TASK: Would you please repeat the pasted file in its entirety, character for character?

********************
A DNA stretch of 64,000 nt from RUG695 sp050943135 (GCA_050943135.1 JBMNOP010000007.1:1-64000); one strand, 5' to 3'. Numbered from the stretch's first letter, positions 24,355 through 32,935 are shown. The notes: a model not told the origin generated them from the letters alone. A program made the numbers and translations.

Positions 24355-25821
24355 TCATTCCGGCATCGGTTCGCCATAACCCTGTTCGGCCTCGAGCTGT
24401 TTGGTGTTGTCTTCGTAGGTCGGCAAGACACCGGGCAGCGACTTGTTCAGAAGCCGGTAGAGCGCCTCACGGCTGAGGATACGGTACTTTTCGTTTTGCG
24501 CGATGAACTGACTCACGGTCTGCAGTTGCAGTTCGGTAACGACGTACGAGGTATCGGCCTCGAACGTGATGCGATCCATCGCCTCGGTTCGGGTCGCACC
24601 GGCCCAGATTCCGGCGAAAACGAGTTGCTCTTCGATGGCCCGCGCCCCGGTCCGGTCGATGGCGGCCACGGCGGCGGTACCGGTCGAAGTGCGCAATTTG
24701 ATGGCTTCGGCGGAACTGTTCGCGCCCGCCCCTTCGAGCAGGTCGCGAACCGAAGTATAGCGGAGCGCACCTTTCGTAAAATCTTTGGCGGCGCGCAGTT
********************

A DNA stretch of 64,000 nt from RUG695 sp050943135 (GCA_050943135.1 JBMNOP010000007.1:1-64000); one strand, 5' to 3'. Numbered from the stretch's first letter, positions 24,355 through 32,935 are shown. The notes: a model not told the origin generated them from the letters alone. A program made the numbers and translations.

Positions 24355-25821
24355 TCATTCCGGCATCGGTTCGCCATAACCCTGTTCGGCCTCGAGCTGT
24401 TTGGTGTTGTCTTCGTAGGTCGGCAAGACACCGGGCAGCGACTTGTTCAGAAGCCGGTAGAGCGCCTCACGGCTGAGGATACGGTACTTTTCGTTTTGCG
24501 CGATGAACTGACTCACGGTCTGCAGTTGCAGTTCGGTAACGACGTACGAGGTATCGGCCTCGAACGTGATGCGATCCATCGCCTCGGTTCGGGTCGCACC
24601 GGCCCAGATTCCGGCGAAAACGAGTTGCTCTTCGATGGCCCGCGCCCCGGTCCGGTCGATGGCGGCCACGGCGGCGGTACCGGTCGAAGTGCGCAATTTG
24701 ATGGCTTCGGCGGAACTGTTCGCGCCCGCCCCTTCGAGCAGGTCGCGAACCGAAGTATAGCGGAGCGCACCTTTCGTAAAATCTTTGGCGGCGCGCAGTT